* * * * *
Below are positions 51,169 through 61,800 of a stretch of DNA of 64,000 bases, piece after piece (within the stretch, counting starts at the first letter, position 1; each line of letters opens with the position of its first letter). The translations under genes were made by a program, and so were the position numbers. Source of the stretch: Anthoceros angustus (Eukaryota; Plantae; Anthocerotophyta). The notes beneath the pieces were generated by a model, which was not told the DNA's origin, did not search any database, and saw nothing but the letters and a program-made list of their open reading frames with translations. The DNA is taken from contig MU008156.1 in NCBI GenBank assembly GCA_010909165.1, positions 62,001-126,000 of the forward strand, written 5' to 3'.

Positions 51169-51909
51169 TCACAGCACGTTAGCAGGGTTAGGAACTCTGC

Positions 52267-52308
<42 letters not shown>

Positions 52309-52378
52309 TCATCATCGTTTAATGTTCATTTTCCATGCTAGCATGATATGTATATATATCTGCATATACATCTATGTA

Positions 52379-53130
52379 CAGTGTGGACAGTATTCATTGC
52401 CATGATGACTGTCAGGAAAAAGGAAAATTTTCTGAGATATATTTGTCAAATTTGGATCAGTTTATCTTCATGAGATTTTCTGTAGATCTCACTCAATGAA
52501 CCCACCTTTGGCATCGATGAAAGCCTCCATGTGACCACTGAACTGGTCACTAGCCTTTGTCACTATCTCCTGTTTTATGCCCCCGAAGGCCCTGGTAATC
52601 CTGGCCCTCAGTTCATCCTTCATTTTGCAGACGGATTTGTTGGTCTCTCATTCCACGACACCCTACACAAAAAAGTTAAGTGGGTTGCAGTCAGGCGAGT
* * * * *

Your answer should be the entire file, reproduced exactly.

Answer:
Below are positions 51,169 through 61,800 of a stretch of DNA of 64,000 bases, piece after piece (within the stretch, counting starts at the first letter, position 1; each line of letters opens with the position of its first letter). The translations under genes were made by a program, and so were the position numbers. Source of the stretch: Anthoceros angustus (Eukaryota; Plantae; Anthocerotophyta). The notes beneath the pieces were generated by a model, which was not told the DNA's origin, did not search any database, and saw nothing but the letters and a program-made list of their open reading frames with translations. The DNA is taken from contig MU008156.1 in NCBI GenBank assembly GCA_010909165.1, positions 62,001-126,000 of the forward strand, written 5' to 3'.

Positions 51169-51909
51169 TCACAGCACGTTAGCAGGGTTAGGAACTCTGC

Positions 52267-52308
<42 letters not shown>

Positions 52309-52378
52309 TCATCATCGTTTAATGTTCATTTTCCATGCTAGCATGATATGTATATATATCTGCATATACATCTATGTA

Positions 52379-53130
52379 CAGTGTGGACAGTATTCATTGC
52401 CATGATGACTGTCAGGAAAAAGGAAAATTTTCTGAGATATATTTGTCAAATTTGGATCAGTTTATCTTCATGAGATTTTCTGTAGATCTCACTCAATGAA
52501 CCCACCTTTGGCATCGATGAAAGCCTCCATGTGACCACTGAACTGGTCACTAGCCTTTGTCACTATCTCCTGTTTTATGCCCCCGAAGGCCCTGGTAATC
52601 CTGGCCCTCAGTTCATCCTTCATTTTGCAGACGGATTTGTTGGTCTCTCATTCCACGACACCCTACACAAAAAAGTTAAGTGGGTTGCAGTCAGGCGAGT